Although the Ducks would still like to go with a guy like Hiller in the playoffs, there is enough depth at the position that they should not worry. One of their other goalies will step up, and they can use the $4.5M of cap space in a major acquisition of a skater that will bolster their already strong, youthful roster. Keeping Hiller and letting him go to free agency at the end of the season is still an option the team is willing to take, so if they do trade Hiller, expect the package in return to be very significant. Anaheim is in the most enviable situation heading into the trade deadline.

Benefits of acquiring Hiller:

Jonas Hiller is a game-changing goaltender in his prime years. He is stronger with the more action he faces, so he would be the perfect fit for a team with loads of offence, but struggle defensively. He won’t even need a lot of offence to succeed, just look at his record with Switzerland at the Olympics. Acquiring Hiller has the potential to turn a team from a pretender into a contender overnight. That can’t be said about very many players that are available this upcoming trade deadline.

There is a risk that he could turn into a rental goaltender and leave at the end of the season, but he could be the difference between a long Stanley Cup run, or a first round exit. His UFA status definitely complicates things, but if a team is willing to pay the price in the offseason, they could start negotiations early with Hiller. It may be in Hiller’s best interests to test the market, though. Goalies of his calibre do not normally reach free agency like he appears to be headed.

Martin Broduer New Jersey DevilsMartin Brodeur

New Jersey Devils

14-11-4, .900 SV%, 2.47 G.A.A, -9.68 GSAA in 29 games

Age: 41

Contract status: $4.5M cap hit. Impending UFA, with a no-trade clause.

Benefits of trading Brodeur:

It really is the end of an era if there is discussion of Martin Brodeur leaving the New Jersey Devils. Cory Schneider was brought in to replace him, and is heavily outplaying him statistically. Marty has repeatedly said it is Cory’s team, but still wants to play. He’s also specified that it doesn’t have to be with New Jersey. He wants one more shot at the cup, and it doesn’t look like it’s going to come with the Devils. They may have no other option except to trade him.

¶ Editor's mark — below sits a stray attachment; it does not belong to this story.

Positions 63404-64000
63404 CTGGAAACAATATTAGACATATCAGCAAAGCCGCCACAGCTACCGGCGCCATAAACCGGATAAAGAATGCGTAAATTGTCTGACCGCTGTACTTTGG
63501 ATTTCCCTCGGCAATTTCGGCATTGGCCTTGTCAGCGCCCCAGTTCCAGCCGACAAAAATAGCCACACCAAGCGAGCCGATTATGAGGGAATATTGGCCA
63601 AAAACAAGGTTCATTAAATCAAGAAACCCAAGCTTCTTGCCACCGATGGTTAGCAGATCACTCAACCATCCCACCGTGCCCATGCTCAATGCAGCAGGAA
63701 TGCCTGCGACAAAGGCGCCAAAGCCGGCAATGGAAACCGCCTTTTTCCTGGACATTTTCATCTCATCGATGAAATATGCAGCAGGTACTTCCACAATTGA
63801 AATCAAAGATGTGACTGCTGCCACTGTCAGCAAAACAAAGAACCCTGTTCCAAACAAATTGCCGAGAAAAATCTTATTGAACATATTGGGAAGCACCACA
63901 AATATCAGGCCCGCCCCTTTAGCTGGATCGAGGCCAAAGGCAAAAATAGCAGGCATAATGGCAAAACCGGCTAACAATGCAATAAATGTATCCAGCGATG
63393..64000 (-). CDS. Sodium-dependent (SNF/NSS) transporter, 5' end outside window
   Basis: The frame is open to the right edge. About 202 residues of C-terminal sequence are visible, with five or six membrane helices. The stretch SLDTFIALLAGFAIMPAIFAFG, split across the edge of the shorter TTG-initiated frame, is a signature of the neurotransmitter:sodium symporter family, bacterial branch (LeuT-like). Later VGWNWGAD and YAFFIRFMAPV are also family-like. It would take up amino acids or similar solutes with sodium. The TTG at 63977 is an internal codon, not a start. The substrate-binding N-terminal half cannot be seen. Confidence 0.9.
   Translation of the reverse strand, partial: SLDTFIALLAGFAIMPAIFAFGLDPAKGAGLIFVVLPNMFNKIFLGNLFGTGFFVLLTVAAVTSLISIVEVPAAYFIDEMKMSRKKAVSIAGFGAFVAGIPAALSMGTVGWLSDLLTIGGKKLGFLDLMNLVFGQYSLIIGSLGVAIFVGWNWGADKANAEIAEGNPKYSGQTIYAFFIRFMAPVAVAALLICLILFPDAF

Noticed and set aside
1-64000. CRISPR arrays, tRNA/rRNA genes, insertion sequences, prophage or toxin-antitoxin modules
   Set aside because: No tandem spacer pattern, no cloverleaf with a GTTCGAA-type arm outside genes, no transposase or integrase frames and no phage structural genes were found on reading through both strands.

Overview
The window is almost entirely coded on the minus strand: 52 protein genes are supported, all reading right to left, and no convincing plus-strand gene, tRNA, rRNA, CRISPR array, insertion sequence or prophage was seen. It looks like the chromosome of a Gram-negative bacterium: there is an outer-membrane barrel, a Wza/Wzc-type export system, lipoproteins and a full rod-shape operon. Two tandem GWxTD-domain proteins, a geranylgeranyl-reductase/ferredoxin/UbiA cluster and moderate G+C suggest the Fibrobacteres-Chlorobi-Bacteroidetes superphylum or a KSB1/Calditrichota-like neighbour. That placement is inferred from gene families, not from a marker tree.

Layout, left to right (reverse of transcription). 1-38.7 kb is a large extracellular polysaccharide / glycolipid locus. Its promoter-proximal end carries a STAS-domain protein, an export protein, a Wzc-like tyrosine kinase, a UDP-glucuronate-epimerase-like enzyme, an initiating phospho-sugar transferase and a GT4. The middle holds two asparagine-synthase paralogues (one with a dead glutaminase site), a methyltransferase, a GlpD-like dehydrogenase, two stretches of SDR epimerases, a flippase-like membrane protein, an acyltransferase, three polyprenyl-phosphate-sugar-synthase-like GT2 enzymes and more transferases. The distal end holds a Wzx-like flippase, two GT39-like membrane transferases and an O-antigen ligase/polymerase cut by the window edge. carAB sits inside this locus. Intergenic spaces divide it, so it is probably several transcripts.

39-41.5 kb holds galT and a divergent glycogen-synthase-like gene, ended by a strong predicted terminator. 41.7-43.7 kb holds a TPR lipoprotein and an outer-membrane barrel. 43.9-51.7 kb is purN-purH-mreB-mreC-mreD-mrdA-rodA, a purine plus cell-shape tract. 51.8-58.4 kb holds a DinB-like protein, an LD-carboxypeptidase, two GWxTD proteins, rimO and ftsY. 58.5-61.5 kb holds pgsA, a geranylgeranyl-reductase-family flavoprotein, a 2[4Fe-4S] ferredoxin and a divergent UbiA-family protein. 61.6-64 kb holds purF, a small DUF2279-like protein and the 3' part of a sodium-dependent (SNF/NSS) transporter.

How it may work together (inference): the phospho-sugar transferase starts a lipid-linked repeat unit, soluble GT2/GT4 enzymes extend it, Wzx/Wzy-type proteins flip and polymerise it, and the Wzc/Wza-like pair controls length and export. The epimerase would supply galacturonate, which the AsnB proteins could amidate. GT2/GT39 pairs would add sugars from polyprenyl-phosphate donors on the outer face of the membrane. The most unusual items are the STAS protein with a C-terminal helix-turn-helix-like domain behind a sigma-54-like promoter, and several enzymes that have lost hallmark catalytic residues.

With the forfeiture of their first round draft pick at the upcoming draft, the Devils would like nothing better than to shed the $4.5M worth of cap space that Brodeur occupies, and pick up some draft picks in the process. Although Brodeur would likely net something closer to a 3rd or 4th round draft pick, anything would help. It would be an emotional ending to a long and storied career if would end with a trade, though.

Benefits of acquiring Brodeur:

He may not be at the top of his game, but acquiring the future hall-of-famer would certainly turn some heads. If he does end up getting traded, it will probably be a team with a younger, inexperienced goalie. He could act as a mentor heading into the playoffs, and provide some injury insurance on top of that. Marty would love to go on another long playoff run, even if it is just as the backup on a different team. His experience could prove to be invaluable when the playoffs begin.

Although the $4.5M is steep, the price of acquiring Brodeur would be minimal. At this point in his career, and the uncertainty surrounding his future, he’s only expected to cost a mid-level draft pick or two. There is the very slight chance that he could return for another season with the team he is traded to, but that is not looking likely. If he does return for another season, it will be with a different organization than New Jersey, so this is a way to get a head start on negotiations if that is what the acquiring team has in mind.

About The Author

Greg Balloch

Greg Balloch is a Vancouver-based writer for InGoal Magazine, broadcaster for Sportsnet 650, and goaltending coach. His career began in Hamilton, Ontario with the Junior 'A' Hamilton Red Wings, before moving to Vancouver to cover the Canucks on the radio and work with the Surrey Eagles of the BCHL. A lifelong goaltender, he has been teaching the position for over a decade.